• Botswana is working with the World Bank to develop a national renewable energy strategyThis is expected to focus largely on solar energy and financing of renewable energy projects.
  • Botswana’s 11th National Development Plan for 2017 to 2023 highlights the importance of energy supply, on-going government support, and the key role that renewable energy will play in the future.
  • Energy efficiency measures continue to be supported by the government and the importance of a national energy efficiency plan has been highlighted. In 2015, a tender was issued to develop such a plan for Botswana. No progress on further development has been published recently.
  • At the 11th Conference of Parties on Climate Change held in Paris in 2015, a Green Climate Fund (GCF) was established to promote projects in developing countries aimed at reducing the impact of climate change. Botswana applied for funds and is moving forward with climate change mitigation projects, such as the installation of solar power, agricultural projects, and efficient water use.
In this four-part series, we have taken a look at recent developments in the energy sphere in Botswana. The progress in most areas is encouraging. Botswana is generating more of its electricity needs from its own coal-fired power plants and consequently relying less on imported electricity. There are projects underway to further utilize the country’s coal resource through the harvesting of coal-bed methane. There has been considerable progress in the renewable energy sector, with possible solar JVs, the first solar project PPA, and the commissioning of the first grid-connected bidirectional solar project. Government programs are supportive and forward-looking, and the establishment of an energy regulatory authority has been a very important step in the establishment of IPPs in Botswana. Generally, we are encouraged and we look forward to reporting more progress in next year’s update.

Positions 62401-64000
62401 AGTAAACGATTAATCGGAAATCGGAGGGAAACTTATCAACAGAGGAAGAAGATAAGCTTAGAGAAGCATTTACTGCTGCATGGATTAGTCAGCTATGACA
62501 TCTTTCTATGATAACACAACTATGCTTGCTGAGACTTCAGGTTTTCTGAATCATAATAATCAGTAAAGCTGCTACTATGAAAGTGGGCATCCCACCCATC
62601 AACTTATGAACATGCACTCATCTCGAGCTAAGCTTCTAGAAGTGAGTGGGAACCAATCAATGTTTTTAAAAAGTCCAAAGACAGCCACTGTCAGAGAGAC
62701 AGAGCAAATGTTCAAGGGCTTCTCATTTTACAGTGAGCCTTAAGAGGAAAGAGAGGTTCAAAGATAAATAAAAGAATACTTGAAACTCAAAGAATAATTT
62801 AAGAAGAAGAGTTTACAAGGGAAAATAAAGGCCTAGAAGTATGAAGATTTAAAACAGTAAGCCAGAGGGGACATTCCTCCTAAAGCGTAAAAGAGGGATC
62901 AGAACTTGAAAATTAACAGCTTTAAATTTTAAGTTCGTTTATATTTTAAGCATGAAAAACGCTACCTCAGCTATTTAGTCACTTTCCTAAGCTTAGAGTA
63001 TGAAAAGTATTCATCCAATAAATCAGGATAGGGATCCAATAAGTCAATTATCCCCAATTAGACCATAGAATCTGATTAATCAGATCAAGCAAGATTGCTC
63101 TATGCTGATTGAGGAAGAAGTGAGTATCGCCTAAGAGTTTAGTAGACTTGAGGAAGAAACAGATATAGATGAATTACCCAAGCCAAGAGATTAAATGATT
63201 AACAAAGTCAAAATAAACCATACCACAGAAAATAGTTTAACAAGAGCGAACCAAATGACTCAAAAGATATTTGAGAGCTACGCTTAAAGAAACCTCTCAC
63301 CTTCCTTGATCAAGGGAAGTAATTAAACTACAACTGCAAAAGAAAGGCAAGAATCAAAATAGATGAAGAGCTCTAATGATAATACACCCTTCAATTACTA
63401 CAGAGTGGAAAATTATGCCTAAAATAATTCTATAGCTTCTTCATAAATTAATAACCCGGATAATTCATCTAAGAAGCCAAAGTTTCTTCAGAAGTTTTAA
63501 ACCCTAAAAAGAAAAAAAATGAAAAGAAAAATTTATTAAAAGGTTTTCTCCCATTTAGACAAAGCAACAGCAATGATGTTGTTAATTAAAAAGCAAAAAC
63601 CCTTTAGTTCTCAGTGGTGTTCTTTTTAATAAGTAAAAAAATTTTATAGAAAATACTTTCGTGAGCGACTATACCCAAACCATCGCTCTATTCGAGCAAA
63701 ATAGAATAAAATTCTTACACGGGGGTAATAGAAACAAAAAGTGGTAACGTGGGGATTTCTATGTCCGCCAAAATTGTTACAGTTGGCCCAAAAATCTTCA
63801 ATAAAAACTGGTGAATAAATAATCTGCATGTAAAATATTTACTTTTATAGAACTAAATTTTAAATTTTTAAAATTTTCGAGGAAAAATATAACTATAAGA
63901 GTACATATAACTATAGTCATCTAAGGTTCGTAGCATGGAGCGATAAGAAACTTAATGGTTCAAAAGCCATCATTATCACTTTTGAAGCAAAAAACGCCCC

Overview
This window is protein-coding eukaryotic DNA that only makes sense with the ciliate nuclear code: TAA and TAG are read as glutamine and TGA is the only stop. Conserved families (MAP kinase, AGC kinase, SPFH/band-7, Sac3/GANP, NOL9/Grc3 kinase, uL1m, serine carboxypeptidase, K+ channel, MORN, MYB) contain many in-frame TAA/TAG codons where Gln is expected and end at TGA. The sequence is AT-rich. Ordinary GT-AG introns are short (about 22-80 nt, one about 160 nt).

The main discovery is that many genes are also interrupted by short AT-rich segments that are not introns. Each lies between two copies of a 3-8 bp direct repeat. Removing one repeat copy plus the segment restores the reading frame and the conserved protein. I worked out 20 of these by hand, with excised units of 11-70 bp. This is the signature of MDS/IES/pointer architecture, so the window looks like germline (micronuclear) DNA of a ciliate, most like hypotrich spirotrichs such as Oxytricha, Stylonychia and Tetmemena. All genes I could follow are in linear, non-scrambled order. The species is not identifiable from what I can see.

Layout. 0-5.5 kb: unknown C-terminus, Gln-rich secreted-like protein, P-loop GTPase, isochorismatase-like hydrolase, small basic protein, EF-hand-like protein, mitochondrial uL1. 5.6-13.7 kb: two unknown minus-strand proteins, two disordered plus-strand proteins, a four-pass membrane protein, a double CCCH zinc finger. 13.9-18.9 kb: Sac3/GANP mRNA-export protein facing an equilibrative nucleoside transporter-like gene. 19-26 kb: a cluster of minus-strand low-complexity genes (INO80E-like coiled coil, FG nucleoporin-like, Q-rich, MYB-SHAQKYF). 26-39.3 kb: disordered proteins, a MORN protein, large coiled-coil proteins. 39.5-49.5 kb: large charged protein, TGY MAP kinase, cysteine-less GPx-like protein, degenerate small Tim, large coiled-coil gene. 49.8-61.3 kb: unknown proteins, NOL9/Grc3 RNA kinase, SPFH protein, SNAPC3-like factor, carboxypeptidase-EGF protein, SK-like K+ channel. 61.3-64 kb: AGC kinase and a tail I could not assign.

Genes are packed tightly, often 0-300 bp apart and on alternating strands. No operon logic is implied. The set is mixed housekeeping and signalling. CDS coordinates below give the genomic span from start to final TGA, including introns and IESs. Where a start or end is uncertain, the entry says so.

Ultimately, we all have a responsibility for energy use, so, until our next post, remember to turn off the lights when you leave the room. 
Mike Mooiman and Karen Giffard

Sunday, November 12, 2017

2016/2017 Botswana Energy Update – Part 3: Electricity by Mike Mooiman and Karen Giffard

Following up on Part 1, in which we looked at the big picture of energy supply and use in Botswana, and Part 2 where we examined coal resources, we turn our attention in this post to electricity production, the Botswana Power Corporation, electricity tariffs, and appraise developments over the last few years.
Botswana Power Corporation (BPC) is the government-owned electrical utility and is the only entity that is responsible for the supply, transmission, and distribution of electricity throughout Botswana. As a result, discussions about electricity in Botswana often center on BPC and its operations and performance. Much of the electricity situation in the country is summarized in the figure below, where we have plotted data for the past 21 years. The blue bars show how the total annual amount of supplied electricity (generated locally and imported) has doubled over this time period. The orange line shows the percent of electricity generated in-country by BPC, largely from their Morupule operations. (Data for 2017 are estimates based on data from the first two quarters only.)